Stop Marine Mammal Strandings From Turning Into Mass Tragedy

Target: Richard Spinrad, NOAA Administrator

Goal: Increase funding opportunities for network devoted to addressing marine mammal strandings.

An estimated 125 dolphins became stranded off the coast of Cape Cod. In one of the largest stranding events in the region’s history, about 10 Atlantic white-sided dolphins tragically died. Thankfully, a coordinated rescue effort between various organizations helped save the rest of the dolphins.

A portion of the region known as the Gut was the location of this event and many other stranding events. Collectively, the 12 miles of Cape Cod’s shoreline invite more dolphin strandings than any other area in the world. Various theories have been proposed to account for such strandings, from the shape of shorelines to underwater sonar activity from military vessels.

While the National Marine Mammal Stranding Response Network has helped fund rescue efforts and research, more investment is desperately needed. Sign the petition below to call on the Network’s parent agency to devote more resources to preventing and mitigating these tragedies.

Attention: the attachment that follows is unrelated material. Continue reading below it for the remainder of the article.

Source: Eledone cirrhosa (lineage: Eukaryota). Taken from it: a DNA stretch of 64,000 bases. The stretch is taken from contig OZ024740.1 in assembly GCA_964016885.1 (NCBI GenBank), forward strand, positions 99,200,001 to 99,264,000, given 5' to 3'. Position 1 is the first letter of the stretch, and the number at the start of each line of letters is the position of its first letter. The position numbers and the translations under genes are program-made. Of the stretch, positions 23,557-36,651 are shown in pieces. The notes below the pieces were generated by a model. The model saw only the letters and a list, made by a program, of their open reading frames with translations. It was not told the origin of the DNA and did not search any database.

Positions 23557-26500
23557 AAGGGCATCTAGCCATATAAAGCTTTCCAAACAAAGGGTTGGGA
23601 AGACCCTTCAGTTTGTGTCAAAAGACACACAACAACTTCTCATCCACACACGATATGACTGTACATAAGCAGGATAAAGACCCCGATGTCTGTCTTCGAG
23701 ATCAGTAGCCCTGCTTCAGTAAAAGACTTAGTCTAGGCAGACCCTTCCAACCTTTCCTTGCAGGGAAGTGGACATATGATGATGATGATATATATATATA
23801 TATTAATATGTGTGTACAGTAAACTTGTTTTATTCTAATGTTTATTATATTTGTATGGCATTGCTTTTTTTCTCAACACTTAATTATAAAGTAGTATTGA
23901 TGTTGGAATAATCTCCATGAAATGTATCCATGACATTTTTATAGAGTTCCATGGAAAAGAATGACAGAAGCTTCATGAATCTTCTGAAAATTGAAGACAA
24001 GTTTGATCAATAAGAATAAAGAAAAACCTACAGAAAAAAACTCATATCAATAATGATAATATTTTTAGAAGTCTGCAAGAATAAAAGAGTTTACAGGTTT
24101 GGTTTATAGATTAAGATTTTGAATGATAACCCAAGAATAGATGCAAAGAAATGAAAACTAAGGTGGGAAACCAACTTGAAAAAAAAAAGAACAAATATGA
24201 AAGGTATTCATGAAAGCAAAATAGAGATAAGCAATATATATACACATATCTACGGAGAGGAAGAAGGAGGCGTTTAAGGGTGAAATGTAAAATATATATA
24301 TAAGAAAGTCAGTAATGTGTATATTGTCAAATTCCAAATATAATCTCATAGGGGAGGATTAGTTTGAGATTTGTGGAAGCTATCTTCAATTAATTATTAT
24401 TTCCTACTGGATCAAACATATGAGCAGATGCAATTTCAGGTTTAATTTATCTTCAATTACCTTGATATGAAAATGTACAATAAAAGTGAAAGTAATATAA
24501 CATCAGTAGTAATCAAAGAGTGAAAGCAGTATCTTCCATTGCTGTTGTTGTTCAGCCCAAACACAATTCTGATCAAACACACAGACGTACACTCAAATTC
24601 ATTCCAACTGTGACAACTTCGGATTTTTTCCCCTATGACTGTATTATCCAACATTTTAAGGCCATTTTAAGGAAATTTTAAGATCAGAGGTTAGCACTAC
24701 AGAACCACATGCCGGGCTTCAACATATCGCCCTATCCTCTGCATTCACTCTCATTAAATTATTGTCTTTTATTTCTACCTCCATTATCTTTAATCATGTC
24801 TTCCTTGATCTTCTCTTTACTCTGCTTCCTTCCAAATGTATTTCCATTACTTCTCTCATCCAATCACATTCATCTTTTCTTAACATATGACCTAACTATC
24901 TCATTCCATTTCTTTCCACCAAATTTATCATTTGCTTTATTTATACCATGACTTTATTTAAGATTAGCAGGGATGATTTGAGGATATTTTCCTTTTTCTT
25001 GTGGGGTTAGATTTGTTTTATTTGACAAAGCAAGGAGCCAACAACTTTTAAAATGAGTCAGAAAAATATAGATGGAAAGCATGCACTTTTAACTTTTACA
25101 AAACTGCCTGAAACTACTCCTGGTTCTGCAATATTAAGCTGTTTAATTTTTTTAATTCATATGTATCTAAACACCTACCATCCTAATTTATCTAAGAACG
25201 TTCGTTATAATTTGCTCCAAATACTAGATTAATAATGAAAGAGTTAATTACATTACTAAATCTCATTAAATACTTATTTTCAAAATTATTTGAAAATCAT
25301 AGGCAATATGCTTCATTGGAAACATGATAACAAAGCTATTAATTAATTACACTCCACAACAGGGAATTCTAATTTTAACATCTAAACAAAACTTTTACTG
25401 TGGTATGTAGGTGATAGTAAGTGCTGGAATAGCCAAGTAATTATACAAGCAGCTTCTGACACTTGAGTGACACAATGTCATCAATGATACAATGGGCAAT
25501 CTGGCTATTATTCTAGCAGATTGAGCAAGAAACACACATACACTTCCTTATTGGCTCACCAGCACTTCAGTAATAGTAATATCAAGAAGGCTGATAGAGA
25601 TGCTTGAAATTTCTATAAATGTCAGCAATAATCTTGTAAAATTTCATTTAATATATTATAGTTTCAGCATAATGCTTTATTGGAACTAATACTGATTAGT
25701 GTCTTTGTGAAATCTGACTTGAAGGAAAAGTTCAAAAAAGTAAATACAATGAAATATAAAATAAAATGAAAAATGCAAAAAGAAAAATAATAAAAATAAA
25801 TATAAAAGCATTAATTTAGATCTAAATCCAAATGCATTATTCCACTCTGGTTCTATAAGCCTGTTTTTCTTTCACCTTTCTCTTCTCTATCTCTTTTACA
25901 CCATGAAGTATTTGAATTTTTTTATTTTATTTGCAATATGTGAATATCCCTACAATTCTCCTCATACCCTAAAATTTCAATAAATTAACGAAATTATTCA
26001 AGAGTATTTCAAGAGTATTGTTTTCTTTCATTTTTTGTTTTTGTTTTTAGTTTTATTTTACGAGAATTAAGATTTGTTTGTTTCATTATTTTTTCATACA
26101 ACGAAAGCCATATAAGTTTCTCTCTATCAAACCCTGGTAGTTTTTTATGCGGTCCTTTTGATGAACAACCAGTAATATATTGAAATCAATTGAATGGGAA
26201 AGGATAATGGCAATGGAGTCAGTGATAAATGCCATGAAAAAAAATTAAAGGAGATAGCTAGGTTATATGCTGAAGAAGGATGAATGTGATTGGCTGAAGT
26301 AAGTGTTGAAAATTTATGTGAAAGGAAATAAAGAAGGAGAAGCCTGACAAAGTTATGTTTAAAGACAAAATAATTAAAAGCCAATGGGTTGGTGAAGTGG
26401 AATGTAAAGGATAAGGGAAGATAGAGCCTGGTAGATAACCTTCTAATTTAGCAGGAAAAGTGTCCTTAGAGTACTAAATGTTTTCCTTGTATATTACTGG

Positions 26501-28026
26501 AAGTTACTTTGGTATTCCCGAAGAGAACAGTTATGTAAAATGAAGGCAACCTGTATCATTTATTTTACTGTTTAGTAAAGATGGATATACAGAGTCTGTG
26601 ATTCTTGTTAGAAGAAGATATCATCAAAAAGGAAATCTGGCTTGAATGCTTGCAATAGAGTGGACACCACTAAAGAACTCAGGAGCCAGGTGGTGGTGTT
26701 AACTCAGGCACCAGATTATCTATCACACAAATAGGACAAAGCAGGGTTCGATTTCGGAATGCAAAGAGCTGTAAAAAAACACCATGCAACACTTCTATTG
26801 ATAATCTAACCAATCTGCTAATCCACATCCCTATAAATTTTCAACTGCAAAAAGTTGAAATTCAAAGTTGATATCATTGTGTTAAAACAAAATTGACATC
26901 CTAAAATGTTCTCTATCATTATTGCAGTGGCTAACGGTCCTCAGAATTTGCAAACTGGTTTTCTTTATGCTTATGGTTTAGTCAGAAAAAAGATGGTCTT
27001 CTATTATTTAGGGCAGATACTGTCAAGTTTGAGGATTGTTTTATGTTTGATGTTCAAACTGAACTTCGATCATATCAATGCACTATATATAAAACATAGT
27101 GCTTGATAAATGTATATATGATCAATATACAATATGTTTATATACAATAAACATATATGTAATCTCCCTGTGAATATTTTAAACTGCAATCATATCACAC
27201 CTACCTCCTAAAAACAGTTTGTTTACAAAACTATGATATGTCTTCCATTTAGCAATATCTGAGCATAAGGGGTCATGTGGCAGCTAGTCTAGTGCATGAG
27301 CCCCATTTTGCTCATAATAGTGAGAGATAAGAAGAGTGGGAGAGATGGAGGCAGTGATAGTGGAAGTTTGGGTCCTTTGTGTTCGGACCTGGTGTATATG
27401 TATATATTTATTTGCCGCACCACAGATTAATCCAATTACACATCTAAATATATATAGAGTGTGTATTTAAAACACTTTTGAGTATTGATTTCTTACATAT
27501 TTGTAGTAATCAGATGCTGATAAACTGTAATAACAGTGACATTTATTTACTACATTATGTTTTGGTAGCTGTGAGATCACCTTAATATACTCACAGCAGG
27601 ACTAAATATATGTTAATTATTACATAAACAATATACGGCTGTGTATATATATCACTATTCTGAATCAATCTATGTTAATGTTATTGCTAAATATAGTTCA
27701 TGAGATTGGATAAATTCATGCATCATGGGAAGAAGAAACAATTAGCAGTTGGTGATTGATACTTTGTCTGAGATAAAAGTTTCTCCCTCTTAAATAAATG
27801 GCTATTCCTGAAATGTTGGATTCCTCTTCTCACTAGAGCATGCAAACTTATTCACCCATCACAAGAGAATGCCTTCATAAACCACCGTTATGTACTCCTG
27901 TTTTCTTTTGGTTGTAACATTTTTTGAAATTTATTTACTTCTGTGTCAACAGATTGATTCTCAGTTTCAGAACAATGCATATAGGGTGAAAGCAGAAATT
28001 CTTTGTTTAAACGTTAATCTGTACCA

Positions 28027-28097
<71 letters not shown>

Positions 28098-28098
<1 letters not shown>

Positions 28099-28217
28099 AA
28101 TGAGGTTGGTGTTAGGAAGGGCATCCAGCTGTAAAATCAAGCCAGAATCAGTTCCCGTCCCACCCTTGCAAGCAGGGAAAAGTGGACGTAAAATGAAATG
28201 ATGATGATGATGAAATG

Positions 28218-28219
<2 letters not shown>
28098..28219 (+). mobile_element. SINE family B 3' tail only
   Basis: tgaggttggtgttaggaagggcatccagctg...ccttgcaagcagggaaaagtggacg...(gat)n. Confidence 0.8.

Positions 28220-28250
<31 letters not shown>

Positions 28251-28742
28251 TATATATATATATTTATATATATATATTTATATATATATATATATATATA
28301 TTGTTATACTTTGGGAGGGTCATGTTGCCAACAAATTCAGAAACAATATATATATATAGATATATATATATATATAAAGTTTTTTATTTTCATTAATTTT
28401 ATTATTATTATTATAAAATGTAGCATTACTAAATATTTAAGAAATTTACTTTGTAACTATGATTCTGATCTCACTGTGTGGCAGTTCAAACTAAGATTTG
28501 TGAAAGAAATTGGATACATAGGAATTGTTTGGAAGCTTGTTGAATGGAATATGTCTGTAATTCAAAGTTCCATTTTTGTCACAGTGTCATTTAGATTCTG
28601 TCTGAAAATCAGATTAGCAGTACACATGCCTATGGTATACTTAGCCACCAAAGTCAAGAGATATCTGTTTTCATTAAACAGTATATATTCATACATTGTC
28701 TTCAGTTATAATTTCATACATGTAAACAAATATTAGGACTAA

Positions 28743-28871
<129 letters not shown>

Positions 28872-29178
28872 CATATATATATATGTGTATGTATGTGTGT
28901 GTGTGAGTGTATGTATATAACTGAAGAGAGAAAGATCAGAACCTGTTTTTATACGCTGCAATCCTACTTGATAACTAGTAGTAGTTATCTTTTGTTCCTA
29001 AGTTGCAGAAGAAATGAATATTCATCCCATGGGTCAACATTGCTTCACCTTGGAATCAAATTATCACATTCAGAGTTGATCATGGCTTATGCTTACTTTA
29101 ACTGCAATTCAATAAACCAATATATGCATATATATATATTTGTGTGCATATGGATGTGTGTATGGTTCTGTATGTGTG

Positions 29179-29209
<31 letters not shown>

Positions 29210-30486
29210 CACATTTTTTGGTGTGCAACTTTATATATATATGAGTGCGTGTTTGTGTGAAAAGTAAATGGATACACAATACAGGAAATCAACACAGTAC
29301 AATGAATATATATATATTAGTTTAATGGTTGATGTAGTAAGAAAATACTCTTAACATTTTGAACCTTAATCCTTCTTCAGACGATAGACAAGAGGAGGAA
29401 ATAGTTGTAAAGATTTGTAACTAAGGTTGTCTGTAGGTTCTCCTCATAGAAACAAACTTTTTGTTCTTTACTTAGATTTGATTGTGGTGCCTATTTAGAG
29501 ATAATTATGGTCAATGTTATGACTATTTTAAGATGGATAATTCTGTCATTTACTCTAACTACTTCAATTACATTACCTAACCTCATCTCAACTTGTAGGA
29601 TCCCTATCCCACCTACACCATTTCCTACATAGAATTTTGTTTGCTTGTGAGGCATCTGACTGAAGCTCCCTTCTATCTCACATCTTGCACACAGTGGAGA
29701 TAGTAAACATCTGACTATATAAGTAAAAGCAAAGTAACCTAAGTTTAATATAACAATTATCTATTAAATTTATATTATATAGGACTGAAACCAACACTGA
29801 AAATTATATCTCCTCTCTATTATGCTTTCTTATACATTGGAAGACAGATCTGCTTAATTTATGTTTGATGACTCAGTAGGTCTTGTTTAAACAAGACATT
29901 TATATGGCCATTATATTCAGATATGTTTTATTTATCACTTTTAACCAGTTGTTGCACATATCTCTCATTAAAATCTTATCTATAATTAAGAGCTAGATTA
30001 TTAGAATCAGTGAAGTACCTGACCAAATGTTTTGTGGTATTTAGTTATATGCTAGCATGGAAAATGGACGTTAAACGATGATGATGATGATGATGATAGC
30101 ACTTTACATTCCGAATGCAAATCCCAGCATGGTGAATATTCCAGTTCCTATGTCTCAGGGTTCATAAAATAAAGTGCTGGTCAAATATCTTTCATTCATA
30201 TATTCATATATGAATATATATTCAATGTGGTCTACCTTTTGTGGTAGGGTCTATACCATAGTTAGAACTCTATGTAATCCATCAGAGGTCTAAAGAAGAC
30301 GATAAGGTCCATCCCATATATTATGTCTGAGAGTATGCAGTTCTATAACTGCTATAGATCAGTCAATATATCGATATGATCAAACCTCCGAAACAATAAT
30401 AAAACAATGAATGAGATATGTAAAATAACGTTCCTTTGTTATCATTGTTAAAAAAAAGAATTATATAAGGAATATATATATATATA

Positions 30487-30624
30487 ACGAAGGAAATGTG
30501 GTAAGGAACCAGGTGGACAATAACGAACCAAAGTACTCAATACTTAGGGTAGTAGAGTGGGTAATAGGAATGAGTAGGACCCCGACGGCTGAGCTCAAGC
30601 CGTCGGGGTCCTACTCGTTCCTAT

Dear Dr. Spinrad,

The recent stranding of over 100 dolphins at Cape Cod’s Great Island could have ended much more tragically. The combined rescue efforts of volunteers from several centers and organizations helped prevent a greater loss of life. The Cape Cod area merits more intensive study due to its designation as a dolphin stranding capital of the world. Understanding the factors that compel such events is crucial to curbing their occurrence. Moreover, rescue initiatives like the one mounted in Cape Cod are increasingly vital.

But all of these matters need robust investment. Please make strengthening NOAA’s National Marine Mammal Stranding Response Network an urgent priority.


[Your Name Here]

Photo Credit: Ecohotel


  1. I am so grateful for all those involved in helping the dolphins stranded off Cape Cod. Since this area is a place of extreme concern as to other standings maybe a series of cameras might help. I know those who were involved in this recuse will go out of their way to check in on that area more often. We need our dolphins and thanks to all those who rescued the dolphins we still have many left.
    This is good news and we who do not live there still send our extreme appreciation to all those who cared enough to act!

  2. A big thank you to all the rescuers and concerned people. There is still humanity left in this world, much more than cruelty itself. Hopefully, all the wicked be destroyed and removed from planet earth so animals can live in peace.

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